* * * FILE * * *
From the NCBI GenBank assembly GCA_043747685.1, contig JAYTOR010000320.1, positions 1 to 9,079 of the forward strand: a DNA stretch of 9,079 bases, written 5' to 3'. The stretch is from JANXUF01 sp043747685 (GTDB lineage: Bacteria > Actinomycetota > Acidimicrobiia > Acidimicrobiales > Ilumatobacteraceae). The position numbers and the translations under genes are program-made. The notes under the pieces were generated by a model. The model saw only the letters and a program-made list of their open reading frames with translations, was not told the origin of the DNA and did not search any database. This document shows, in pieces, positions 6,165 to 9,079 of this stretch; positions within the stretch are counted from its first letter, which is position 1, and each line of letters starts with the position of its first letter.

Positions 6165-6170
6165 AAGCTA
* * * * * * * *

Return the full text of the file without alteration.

From the NCBI GenBank assembly GCA_043747685.1, contig JAYTOR010000320.1, positions 1 to 9,079 of the forward strand: a DNA stretch of 9,079 bases, written 5' to 3'. The stretch is from JANXUF01 sp043747685 (GTDB lineage: Bacteria > Actinomycetota > Acidimicrobiia > Acidimicrobiales > Ilumatobacteraceae). The position numbers and the translations under genes are program-made. The notes under the pieces were generated by a model. The model saw only the letters and a program-made list of their open reading frames with translations, was not told the origin of the DNA and did not search any database. This document shows, in pieces, positions 6,165 to 9,079 of this stretch; positions within the stretch are counted from its first letter, which is position 1, and each line of letters starts with the position of its first letter.

Positions 6165-6170
6165 AAGCTA